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Author Topic: Horses for backcountry hunting and packing?  (Read 29395 times)

Offline BurleyDog

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Re: Horses for backcountry hunting and packing?
« Reply #15 on: October 23, 2012, 04:40:10 PM »
I have experience with large draft horses and draft mules.
I also have experience with trail horses.

I don't want to be a wet blanket or anything but based upon what I am hearing so far you should just quit the daydream now.  If you don't own pasture and have little exprience with horses/mules then your gonna end up with a very expensive hobby that you get very little from.


Offline WAcoyotehunter

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Re: Horses for backcountry hunting and packing?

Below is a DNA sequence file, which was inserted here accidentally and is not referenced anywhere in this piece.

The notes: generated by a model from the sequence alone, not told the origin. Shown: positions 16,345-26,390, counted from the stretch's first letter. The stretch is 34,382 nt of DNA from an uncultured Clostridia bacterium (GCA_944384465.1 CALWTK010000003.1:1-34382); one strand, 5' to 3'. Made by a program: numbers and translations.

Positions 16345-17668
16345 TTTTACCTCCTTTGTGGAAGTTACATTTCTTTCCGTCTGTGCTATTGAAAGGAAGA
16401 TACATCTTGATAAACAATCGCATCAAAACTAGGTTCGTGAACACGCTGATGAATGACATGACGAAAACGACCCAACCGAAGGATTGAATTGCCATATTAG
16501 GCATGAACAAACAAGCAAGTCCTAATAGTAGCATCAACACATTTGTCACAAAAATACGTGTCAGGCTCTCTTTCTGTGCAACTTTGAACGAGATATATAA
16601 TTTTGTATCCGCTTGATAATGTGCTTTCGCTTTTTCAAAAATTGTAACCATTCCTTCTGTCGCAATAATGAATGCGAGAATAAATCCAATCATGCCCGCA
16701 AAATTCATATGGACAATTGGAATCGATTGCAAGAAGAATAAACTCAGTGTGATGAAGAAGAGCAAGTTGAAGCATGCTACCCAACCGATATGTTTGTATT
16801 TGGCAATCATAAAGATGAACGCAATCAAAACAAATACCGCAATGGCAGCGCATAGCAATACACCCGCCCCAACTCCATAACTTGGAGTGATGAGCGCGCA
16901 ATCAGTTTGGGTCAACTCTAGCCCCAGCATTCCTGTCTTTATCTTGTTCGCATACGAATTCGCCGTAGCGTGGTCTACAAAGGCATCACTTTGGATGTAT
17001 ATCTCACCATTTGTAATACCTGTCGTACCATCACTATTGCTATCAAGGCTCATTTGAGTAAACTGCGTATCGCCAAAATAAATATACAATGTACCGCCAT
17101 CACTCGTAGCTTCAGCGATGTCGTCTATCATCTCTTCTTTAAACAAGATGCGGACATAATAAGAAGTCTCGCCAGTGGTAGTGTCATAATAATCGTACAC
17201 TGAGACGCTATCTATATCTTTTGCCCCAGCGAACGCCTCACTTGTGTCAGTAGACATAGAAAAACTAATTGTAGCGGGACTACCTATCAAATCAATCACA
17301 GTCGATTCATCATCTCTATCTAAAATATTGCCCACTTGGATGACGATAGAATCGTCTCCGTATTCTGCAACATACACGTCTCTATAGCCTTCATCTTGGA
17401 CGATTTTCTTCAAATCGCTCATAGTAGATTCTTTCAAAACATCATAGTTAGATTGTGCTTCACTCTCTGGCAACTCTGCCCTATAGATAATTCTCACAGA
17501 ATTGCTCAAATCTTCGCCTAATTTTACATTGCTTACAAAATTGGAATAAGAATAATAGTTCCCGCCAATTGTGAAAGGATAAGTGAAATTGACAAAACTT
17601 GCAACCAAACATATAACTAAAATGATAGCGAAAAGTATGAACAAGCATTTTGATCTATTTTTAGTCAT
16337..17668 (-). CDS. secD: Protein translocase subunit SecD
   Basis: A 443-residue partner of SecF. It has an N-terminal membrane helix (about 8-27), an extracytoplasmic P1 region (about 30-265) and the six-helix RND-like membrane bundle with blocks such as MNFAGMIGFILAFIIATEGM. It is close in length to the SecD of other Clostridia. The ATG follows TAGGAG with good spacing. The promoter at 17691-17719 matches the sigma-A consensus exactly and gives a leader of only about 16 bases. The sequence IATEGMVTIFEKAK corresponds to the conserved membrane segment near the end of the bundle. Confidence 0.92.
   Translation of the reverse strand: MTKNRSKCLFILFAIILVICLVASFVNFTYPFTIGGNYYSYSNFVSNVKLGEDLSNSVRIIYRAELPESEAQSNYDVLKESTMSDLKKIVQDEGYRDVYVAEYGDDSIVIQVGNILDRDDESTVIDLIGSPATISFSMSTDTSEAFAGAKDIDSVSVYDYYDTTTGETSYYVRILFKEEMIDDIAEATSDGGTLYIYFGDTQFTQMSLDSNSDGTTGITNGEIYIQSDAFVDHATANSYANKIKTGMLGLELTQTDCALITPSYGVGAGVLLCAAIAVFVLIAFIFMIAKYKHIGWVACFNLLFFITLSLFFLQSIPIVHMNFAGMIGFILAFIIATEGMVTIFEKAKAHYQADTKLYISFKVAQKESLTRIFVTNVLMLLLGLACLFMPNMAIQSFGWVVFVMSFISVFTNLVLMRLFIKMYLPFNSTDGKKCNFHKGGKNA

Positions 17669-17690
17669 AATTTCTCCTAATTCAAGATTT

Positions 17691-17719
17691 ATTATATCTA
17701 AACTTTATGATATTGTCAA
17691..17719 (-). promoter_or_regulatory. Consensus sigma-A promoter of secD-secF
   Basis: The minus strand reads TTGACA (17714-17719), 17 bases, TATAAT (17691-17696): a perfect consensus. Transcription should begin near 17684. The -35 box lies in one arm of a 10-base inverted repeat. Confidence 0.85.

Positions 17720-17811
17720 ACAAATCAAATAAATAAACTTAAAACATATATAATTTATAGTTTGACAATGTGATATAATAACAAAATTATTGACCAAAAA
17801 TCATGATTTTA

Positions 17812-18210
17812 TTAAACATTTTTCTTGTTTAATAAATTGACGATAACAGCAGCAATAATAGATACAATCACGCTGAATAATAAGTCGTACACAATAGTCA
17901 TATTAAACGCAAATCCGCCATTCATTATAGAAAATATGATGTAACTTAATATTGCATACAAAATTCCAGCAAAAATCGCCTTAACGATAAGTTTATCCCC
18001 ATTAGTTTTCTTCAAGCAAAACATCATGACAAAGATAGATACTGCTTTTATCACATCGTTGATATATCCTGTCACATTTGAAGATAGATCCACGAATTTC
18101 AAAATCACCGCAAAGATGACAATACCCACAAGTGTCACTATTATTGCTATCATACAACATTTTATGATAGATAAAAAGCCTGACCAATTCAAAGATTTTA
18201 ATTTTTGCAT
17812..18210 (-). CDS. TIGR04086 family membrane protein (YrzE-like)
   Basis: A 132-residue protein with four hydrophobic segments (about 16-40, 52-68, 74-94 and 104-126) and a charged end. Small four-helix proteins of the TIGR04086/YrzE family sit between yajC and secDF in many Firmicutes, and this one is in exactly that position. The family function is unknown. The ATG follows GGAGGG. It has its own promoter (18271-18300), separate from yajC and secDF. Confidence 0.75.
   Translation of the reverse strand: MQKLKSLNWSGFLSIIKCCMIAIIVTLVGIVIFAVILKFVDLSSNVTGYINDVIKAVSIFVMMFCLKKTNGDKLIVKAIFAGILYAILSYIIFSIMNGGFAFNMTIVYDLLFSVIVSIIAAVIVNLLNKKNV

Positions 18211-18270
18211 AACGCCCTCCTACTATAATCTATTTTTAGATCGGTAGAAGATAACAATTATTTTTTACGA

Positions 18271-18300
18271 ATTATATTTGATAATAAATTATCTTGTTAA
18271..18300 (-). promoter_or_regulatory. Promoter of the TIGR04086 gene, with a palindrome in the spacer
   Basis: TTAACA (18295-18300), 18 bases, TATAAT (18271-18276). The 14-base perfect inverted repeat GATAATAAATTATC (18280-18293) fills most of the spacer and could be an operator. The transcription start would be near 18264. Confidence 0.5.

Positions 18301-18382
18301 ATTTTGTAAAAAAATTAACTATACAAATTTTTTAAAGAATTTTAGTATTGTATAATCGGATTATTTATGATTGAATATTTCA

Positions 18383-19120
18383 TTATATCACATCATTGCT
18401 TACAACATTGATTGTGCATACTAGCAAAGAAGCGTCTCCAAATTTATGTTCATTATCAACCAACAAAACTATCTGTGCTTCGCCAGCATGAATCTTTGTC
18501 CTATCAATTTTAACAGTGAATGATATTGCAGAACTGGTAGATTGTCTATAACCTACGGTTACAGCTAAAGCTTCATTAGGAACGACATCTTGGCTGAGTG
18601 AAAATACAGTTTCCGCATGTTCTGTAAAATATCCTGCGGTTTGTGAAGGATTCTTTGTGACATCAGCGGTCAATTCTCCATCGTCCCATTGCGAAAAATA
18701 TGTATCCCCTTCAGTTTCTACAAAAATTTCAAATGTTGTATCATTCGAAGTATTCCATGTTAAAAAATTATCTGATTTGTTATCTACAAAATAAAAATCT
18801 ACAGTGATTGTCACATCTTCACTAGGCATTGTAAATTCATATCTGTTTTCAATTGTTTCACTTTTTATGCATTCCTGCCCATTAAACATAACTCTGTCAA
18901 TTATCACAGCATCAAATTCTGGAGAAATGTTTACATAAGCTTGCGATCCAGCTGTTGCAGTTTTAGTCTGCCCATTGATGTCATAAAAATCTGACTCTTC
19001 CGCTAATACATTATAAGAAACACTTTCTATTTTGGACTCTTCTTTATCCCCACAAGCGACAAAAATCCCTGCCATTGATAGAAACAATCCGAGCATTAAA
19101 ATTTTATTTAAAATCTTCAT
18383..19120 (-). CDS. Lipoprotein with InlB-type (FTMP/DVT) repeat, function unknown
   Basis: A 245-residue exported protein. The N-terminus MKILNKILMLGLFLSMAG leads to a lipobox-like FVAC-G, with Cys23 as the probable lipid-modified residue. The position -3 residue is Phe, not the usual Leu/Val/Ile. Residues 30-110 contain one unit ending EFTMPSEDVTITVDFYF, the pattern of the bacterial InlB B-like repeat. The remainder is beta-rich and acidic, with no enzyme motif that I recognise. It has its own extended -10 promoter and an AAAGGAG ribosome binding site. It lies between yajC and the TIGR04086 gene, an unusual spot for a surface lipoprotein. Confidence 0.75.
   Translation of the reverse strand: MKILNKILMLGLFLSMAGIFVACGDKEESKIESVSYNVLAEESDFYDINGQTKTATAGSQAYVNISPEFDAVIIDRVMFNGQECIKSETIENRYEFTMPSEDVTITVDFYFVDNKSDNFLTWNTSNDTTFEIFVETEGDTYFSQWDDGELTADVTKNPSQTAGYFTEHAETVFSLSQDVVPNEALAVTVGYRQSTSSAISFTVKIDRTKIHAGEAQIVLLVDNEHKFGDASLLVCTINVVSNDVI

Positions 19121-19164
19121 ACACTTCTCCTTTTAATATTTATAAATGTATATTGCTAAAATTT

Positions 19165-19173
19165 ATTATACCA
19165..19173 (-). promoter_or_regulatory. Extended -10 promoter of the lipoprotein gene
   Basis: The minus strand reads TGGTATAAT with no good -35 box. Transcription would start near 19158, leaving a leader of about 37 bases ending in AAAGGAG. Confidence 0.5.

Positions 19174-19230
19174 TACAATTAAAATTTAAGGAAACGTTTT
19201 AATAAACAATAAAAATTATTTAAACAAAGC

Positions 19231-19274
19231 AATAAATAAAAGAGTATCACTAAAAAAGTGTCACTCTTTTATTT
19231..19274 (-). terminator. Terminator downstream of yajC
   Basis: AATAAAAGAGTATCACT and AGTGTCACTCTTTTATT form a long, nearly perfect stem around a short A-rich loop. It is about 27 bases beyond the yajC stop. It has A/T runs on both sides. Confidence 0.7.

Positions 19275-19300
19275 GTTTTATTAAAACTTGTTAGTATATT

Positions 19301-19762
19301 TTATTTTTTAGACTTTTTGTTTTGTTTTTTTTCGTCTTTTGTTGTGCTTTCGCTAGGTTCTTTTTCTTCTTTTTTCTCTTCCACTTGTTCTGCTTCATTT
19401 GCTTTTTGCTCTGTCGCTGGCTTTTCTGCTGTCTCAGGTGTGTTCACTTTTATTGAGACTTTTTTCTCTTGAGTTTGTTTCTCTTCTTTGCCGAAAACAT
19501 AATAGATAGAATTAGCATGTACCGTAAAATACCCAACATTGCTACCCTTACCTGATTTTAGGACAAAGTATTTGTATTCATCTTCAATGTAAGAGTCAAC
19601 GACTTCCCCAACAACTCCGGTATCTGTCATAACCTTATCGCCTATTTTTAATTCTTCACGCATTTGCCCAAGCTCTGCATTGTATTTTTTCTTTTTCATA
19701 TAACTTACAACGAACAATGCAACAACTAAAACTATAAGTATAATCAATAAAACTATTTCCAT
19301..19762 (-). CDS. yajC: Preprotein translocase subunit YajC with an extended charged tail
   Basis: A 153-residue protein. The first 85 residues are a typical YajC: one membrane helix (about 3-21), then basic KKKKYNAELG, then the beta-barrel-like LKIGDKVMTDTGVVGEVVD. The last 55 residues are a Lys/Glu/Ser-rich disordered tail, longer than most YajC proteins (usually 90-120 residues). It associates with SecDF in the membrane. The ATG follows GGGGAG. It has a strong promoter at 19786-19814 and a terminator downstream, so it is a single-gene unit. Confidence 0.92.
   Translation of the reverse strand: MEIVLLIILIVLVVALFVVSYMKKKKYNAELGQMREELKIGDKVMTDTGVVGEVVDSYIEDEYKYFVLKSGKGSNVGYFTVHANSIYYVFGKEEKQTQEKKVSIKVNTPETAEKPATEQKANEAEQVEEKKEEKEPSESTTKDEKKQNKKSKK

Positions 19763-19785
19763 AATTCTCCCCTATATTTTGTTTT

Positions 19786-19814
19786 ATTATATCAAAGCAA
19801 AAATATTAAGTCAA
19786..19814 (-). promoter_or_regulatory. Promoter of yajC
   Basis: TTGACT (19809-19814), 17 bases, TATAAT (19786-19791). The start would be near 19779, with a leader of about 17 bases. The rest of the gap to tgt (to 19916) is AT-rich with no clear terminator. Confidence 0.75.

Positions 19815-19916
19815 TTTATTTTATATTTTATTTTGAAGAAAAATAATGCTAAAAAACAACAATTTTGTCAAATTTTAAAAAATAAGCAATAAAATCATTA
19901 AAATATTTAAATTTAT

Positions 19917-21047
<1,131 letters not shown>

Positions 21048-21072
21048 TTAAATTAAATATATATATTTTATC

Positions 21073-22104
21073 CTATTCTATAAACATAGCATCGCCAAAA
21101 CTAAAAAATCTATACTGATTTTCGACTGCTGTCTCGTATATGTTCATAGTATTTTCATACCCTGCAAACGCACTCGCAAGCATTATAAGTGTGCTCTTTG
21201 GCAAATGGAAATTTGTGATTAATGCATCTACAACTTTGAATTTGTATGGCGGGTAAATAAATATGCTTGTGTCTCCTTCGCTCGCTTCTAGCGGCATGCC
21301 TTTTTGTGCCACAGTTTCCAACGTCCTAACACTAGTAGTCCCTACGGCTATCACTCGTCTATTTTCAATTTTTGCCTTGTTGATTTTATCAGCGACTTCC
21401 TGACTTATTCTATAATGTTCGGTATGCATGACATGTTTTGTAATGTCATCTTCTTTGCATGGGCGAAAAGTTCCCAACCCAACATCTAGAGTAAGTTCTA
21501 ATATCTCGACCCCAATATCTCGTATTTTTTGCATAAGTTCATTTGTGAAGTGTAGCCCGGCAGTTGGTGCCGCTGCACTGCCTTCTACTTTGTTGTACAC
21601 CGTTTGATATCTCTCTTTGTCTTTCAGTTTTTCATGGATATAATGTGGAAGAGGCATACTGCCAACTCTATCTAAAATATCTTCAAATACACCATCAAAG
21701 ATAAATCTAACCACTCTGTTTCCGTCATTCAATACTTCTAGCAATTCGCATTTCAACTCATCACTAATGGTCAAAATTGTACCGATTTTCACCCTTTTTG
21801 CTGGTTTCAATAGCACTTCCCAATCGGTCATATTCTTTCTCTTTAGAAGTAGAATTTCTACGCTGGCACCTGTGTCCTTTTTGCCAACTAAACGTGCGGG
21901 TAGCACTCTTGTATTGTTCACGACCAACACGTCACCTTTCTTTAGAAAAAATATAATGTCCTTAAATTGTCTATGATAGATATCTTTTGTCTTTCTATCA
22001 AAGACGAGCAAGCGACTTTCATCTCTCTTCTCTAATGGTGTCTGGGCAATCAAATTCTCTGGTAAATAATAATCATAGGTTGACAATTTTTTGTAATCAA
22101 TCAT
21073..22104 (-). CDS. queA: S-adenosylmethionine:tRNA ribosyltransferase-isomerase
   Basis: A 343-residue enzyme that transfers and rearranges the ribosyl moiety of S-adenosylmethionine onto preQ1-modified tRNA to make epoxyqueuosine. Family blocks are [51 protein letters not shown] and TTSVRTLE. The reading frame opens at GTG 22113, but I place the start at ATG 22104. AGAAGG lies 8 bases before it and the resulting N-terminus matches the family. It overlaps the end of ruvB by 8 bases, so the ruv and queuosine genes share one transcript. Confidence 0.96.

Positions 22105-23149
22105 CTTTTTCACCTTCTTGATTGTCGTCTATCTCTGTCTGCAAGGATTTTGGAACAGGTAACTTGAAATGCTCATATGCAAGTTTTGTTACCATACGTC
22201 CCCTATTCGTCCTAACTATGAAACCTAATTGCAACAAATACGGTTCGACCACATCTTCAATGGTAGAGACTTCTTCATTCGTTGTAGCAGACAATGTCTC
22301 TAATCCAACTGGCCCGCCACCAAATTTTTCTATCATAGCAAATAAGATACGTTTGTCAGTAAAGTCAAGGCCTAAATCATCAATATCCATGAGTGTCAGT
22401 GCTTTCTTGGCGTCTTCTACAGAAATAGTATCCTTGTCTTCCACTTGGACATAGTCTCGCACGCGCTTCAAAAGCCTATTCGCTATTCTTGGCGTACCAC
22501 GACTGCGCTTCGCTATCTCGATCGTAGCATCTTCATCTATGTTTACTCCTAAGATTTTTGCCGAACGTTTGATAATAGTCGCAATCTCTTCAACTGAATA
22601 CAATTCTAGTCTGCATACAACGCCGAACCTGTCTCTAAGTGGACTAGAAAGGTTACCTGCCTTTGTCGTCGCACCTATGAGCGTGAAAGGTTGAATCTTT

« Reply #16 on: October 23, 2012, 07:20:34 PM »
yeah- it's not worth owning them if you're just thinking about packing for a week or two a year.  Hire it out- it's going to be WAY cheaper in the long run. 
Unless you want to make a serious committment to owning them, you'll want to reconsider this idea.  Find some freinds with horses and spend some time around them to learn their limitations and your own limitations... and really take this seriously. Horses are a huge committment and (to be honest) a pain in the ass.

Offline Knocker of rocks

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Re: Horses for backcountry hunting and packing?
« Reply #17 on: October 23, 2012, 07:41:20 PM »
Horses are a huge committment and (to be honest) a pain in the ass.

Especially in Enumclaw

Offline RG

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Re: Horses for backcountry hunting and packing?
« Reply #18 on: October 23, 2012, 07:54:16 PM »